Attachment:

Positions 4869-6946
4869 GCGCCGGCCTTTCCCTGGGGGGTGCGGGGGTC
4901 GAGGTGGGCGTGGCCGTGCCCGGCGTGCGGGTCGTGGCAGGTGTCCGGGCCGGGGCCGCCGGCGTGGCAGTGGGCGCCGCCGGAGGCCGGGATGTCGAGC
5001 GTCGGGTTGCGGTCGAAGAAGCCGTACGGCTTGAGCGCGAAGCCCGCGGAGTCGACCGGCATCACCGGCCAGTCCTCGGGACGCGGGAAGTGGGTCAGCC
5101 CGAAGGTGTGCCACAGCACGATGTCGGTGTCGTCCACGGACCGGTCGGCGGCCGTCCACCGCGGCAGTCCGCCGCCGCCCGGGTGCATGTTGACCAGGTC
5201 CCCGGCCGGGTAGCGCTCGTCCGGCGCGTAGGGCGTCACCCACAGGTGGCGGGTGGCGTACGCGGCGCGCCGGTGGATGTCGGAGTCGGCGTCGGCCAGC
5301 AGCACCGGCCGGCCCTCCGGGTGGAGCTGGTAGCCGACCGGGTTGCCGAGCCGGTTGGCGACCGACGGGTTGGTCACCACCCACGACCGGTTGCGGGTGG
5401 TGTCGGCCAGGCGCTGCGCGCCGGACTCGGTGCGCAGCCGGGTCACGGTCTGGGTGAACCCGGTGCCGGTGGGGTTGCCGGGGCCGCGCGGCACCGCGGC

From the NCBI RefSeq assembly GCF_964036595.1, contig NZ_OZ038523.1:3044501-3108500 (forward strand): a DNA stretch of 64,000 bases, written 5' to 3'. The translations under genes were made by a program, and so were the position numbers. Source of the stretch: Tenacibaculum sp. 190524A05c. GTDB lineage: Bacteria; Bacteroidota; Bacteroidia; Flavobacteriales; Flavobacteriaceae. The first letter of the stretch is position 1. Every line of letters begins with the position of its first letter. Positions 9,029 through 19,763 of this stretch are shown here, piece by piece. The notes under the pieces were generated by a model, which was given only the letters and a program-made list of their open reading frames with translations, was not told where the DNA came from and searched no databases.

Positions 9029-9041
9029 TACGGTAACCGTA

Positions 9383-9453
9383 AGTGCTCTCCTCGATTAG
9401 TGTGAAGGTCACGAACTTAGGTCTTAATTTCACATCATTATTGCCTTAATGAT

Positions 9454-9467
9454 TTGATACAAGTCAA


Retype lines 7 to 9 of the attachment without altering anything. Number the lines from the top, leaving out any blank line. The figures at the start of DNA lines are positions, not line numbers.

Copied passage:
5301 AGCACCGGCCGGCCCTCCGGGTGGAGCTGGTAGCCGACCGGGTTGCCGAGCCGGTTGGCGACCGACGGGTTGGTCACCACCCACGACCGGTTGCGGGTGG
5401 TGTCGGCCAGGCGCTGCGCGCCGGACTCGGTGCGCAGCCGGGTCACGGTCTGGGTGAACCCGGTGCCGGTGGGGTTGCCGGGGCCGCGCGGCACCGCGGC

From the NCBI RefSeq assembly GCF_964036595.1, contig NZ_OZ038523.1:3044501-3108500 (forward strand): a DNA stretch of 64,000 bases, written 5' to 3'. The translations under genes were made by a program, and so were the position numbers. Source of the stretch: Tenacibaculum sp. 190524A05c. GTDB lineage: Bacteria; Bacteroidota; Bacteroidia; Flavobacteriales; Flavobacteriaceae. The first letter of the stretch is position 1. Every line of letters begins with the position of its first letter. Positions 9,029 through 19,763 of this stretch are shown here, piece by piece. The notes under the pieces were generated by a model, which was given only the letters and a program-made list of their open reading frames with translations, was not told where the DNA came from and searched no databases.